When Bismarck made his first visit
on a diplomatic mission to Vienna, in
lvi2, there was not so much attention
paid to him as on his recent appearance
in that eitv. A Vienna journal recalls
that he was then wholly unknown to the
world, and only plain Herr von Bis
marck Schoenhausen, his present rank
being a late acquisition, and that his
royal master, the King of Pnissia, to
secure consideration for him, deemed it
necessary to address a special letter to
Kaiser Franz Joseph, saying: "I con
fide the honorable mission to your Ma
jesty to my representative in the (ier
maii Federal Parliament, Herr von Bis
marck Schoenhausen, whose family, one
of the oldest, has almost a longer pedi
gree than mine, and who-e ancestors
"rivaled the Hohenzollcrns in bravery and
military exploits." Ties letter sufficed
to put the obscure diplomat on a friend
ly footing with the haughty Austrian
Ixniise, Victoria and Maud, the
young daughters of the Prince of Wales,
rarely appear in public in any but the
simplest dresses. They are sometimes
seen with their mother at the theater in
plain white linen or cotton sailor dresses,
with a little red trimming, and they are
often met riding and driving in neat
sailor dresses of dark blue woolen.
They went with their father and moth
er to the recent French fair in gowns of
plain pink cambric, with sashes of crim
son hannonizing with the pink.
At Pomeroy, O-, Wm. Tucker sued
the Board of Education and recovered
s?:5 damages for depriving his daughter
of the privileges of the public scEools.
The Board had decided that all pupils
should study drawing. Tucker notified
the tcaeher'that his daughter must not
study that branch, -and the Board ex
pelled her in consequence. If this de
cision stands, the studies arranged by
the Board will not be compulsory upon
An Irirtitrnt tin n Wrt-m ll.illwnj" Train.
The train was on it w av fnun Pur-ker-ille,
hid., to Corinth. I fl At the
Western Juwlion Station a frw nulr-Ix-yond
Parkrti!h- there mm
!ard the train a very U-antifuI young
lady, accomtwtnied by n hrd-f.tccl awl
gloomy looking man. who, from HI- pr--onal
apjwnrance, IumI probnbly been
pirat in his early youth, and had Mink
in matun-r yrar" to d-epr dpth- of
crime. The pair oc-mji1 a --nt to
gether, the man being careful to give the
girl the seat next to tin window. TTh
pa eager-, of nHir- were itttere-ted m
the beautiful young woman, aaI wvre
.ricted to notice lliat -he w.- in tear--As
the train 'tnrtcd, -he exclaimed,
"Oh! I can not go! Don't take nn
away!'' to which the dark ami forbid
ding man audibly -aid, "Ihkh," and
then, landing flown, whipcnd what
was doubtless a dialxilical threat in b-r
ear. She matle no further outcry. Iml,
pulling flown her eil, wept in -ilence,
while her companion waU'h'fl Jpt ch--ly,
with the evident dclcrmiit.iiioii of
-ei.ing her .-hoiiM -he attempt to c-cajn-ty
leaping from the train.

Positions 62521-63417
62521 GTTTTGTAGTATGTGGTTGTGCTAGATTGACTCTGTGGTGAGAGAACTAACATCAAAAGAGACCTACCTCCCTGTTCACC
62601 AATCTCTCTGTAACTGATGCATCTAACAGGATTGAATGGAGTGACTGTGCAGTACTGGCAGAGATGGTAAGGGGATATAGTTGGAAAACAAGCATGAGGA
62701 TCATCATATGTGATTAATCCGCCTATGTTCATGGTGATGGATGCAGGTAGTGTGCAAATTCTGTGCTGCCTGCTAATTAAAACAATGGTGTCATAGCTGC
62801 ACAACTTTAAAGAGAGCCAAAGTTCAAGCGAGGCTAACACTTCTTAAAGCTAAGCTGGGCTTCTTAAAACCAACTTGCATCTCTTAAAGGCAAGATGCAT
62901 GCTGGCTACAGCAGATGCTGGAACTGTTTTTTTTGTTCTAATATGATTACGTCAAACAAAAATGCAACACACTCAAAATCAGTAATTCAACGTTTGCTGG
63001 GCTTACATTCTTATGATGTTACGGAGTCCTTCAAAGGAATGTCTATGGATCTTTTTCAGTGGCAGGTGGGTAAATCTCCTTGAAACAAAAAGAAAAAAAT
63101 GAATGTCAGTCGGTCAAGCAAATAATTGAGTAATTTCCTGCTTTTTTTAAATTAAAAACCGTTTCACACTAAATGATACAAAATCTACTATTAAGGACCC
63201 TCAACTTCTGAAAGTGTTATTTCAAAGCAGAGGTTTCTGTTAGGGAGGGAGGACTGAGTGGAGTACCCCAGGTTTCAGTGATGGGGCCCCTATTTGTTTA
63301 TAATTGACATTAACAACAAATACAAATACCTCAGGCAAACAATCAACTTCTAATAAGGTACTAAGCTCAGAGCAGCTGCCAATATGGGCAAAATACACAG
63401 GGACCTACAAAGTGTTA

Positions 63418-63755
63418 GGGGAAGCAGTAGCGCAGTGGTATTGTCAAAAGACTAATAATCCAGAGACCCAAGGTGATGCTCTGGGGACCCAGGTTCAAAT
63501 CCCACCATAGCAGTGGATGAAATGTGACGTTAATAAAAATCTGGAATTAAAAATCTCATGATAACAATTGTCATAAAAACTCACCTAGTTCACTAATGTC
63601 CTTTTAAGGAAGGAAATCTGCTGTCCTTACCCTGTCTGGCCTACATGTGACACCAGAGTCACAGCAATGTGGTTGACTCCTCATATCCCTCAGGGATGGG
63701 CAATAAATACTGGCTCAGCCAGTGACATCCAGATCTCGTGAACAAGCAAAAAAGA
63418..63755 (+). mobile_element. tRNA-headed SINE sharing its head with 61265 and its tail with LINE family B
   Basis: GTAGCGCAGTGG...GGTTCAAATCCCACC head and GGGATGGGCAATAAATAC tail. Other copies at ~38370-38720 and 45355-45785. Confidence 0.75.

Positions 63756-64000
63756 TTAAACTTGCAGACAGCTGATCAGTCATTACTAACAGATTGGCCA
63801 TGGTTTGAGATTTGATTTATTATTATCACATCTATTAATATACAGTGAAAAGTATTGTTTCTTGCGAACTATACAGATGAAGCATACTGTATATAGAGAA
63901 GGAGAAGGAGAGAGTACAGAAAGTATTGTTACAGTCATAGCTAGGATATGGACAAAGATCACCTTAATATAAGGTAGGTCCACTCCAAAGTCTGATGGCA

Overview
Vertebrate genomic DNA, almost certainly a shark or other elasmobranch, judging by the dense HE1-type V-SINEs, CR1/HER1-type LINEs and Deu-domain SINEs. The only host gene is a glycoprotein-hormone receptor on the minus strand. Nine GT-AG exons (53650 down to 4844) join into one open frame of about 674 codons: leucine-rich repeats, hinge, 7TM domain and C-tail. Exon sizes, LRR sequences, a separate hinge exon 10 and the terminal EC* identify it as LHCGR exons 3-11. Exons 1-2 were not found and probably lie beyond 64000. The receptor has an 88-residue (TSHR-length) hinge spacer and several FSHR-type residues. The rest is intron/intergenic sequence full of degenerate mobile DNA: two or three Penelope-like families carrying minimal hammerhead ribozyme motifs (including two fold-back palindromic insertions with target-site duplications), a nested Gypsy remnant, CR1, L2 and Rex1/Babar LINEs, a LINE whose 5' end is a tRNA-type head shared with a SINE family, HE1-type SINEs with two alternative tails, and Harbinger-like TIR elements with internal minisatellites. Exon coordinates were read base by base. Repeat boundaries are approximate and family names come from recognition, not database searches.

There ua- a confirmed philanthropi-t
in the car: a middle-aged m.m who had
oa-sed a lifetime meddling in tin- affairs
if others. Hi- blood boiled a- he -aw
youth ami beauty in the power of a de
termined illaiu. Il was plain to his
mind that the daik-face man had kid
napped the girl, and wa- taking her
away from her home. iYrhap- he in
tended to confine her in a lunatic a--1
11 m from motives of rctcnge, or per
haps u intended to marry her forcibly
in order to -ei.e her property. In am
eent, he was clearly an alrocioii- mah--f.iclor,
and it wa- a philanthropic fluty
to thwart his wicked dc-igu-.
In the -mokingcar were a doen or
more miner- returning from Dead wood,
and to thec the derail philanlhnqi-t
betftok hilii-elf. lie told them the -tor
of the dark-faced kidnapper and hi
beautiftil ictiui, and a-keii him if the
wftuM help him to rescue the girl ami in
flict summary puui-hmfuloi! the villain.
Thc all uuhcsitaiingh cou-eiitetl, ami
the philanthrfqii-t hail much tlitli
eulty in imlucing them to refrain from
blowing the illain's brains out, ami to
content t hem-elves with a milder form
The twelve miners, with drawn pi
tols, followed the philanthropist into tlie
car where the kidnapped girl wa- weep
ing, and suddenly presented their weapon-
at the head of the abductor. The
girl gave a wild shriek ami fainted,
which -till further exasperated the n
cuer-. They-ei.ed the wicked man and
hound him hand and fool -occa-ionalh
hitting him fiver the head not becauc
he made any re-i-tance, but a.- a mere
tribute to 1 irtue, and an cxprc-sion of
their abhorrence of his crime. The train
having by this time reached a lonely
swamp of many miles in extent, they
pulled the hell-rope and -topped the car.
The hauled illain wa- then thrown off
into a particularly large mtnl-hole, and
the engineer, who hail learned thecau-e
of the -toppage, ami had caught the
philanthropic fever, put on -team and
drove the train rapidly fin its way.
i-till e-corted by his noble miners, the